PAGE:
The narrative of Antea being unable to seduce Bellerophon but then blaming him for lusting after her (6.188) bears many similarities with the Hebrew story of Joseph and Potiphar’s wife (Gen 39:5-20). Bellerophon carries his own death sentence to Antea’s father, and the king of Lycia’s welcome to Bellerophon—nine days of feasting before asking him his business—recalls the importance of guest-friendship for the ancient Greeks (Question 24). The king attempts to comply with the letter by ordering Bellerophon to slay the Chimera—a part lion, part serpent, and part goat monster (6.212). Homer does not mention that Bellerophon had tamed the famous winged horse, Pegasus, and it was upon Pegasus that Bellerophon was able to slay the Chimera. Bellerophon had three children, and it is notable that the Trojan warrior Sarpedon (Question 33) is the son of Bellerophon’s daughter, Laodamia, and Zeus (6.233). Glaucus is the son of Bellerophon’s son, Hippolochus. The peace Diomedes makes with Glaucus is a testament to the resilient power of guest-friendship, even over generations (6.259). Why Zeus, in his providence, elects to steal Glaucus’ wits in the exchange of gifts is a matter of some debate (6.280).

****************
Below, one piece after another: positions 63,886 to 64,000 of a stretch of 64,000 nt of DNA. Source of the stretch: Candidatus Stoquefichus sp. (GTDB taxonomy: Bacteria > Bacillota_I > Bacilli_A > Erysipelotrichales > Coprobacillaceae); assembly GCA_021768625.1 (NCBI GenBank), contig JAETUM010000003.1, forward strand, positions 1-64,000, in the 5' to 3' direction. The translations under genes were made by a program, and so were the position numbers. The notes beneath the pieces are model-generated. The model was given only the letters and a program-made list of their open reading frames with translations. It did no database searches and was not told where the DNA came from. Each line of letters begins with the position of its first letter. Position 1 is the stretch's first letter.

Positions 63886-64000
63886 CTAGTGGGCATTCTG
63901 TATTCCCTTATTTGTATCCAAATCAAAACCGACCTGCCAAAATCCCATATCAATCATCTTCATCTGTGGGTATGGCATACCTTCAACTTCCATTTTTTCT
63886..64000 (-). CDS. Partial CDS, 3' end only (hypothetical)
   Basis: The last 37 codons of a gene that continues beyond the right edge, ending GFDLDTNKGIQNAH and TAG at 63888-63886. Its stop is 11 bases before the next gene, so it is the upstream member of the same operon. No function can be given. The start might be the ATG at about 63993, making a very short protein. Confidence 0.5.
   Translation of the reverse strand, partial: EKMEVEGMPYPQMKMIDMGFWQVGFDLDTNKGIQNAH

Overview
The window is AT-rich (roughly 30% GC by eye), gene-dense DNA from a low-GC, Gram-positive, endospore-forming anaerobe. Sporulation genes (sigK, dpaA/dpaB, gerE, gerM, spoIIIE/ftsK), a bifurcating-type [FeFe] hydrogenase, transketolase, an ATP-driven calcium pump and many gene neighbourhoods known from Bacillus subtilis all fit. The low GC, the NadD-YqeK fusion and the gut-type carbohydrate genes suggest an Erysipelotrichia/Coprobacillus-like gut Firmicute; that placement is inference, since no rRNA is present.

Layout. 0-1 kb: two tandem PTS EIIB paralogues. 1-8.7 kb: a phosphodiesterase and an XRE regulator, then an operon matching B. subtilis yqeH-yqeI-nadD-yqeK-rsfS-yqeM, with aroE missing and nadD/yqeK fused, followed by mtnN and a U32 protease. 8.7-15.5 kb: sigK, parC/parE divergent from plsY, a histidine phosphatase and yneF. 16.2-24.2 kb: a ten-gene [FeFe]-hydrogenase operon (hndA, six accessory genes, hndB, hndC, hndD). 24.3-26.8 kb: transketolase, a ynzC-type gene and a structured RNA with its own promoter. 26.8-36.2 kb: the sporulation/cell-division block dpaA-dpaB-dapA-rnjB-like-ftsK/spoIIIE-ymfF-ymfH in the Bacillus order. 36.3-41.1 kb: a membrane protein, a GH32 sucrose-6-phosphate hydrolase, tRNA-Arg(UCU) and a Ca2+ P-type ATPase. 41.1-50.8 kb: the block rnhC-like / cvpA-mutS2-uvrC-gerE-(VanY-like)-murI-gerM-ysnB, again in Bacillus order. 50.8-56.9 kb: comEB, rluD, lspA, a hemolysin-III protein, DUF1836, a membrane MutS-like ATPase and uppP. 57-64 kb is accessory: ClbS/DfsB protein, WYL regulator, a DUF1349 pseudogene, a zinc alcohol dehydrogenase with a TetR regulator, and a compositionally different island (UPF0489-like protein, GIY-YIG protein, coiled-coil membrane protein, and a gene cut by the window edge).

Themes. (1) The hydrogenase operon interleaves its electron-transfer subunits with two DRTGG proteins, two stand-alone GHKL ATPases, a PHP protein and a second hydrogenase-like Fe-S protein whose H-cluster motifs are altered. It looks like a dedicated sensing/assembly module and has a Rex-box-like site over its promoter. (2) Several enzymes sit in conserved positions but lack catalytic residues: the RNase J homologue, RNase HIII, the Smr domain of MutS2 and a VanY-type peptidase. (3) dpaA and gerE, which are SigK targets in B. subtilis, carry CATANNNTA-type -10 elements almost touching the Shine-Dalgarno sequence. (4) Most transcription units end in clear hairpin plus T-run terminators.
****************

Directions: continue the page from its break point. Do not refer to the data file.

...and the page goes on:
37. What may be noted in Helen’s lament to Prince Hector?

As we track the culpability of Helen for absconding with Paris (Question 18, 22), we should give care to her short monologue to Hector when he comes to rouse Paris back to the war (6.406). Helen continues to show contrition and remorse, as she refers to herself as a “bitch” and a “whore” (6.408, 422). She also states, “I wish I had been the wife of a better man, someone alive to outrage,” which leaves Homer’s audience immediately thinking of Menelaus, the Spartan king (6.415). Helen critiques Paris’ lack of spirit and portrays him as “blind mad Paris,” a reference reasonably interpreted as the effect of his lust (6.423).

Helen’s short speech presents certain similarities to two distinct texts in the Bible. First, she laments the day of her birth by wishing some “black whirlwind” would have left her exposed on the mountainside or upon the beach to be swallowed by the waves (6.410). Her words recall a certain comparison to the Old Testament story of Job in which he too curses the day of his birth (Job 3). Second, Helen states: “Zeus planted a killing doom within us both, so even for generations still unborn we will live in song” (6.424). Her words present as a horrific contrary to the words of the Blessed Virgin Mary who, after being impregnated with Jesus by the Holy Spirit, sings, in part: “henceforth all generations will call me blessed” (Luke 1:48). 

Helen’s words also evoke the ongoing question of the interplay between the free will of man and the providence of the gods. Along with the aforementioned statements, she also avers “since the gods ordained it all,” and, as mentioned, posits that Zeus rooted in her and Paris a “doom” that is coming to fruition (6.414, 424). Did Helen have a free choice in absconding with Paris or what it more an abduction? Does she now stay with Paris of her own free will or is she coerced by Aphrodite? Helen is, without question, a conflicted character. 

38. What lesson does Homer provide by Hector returning to Troy?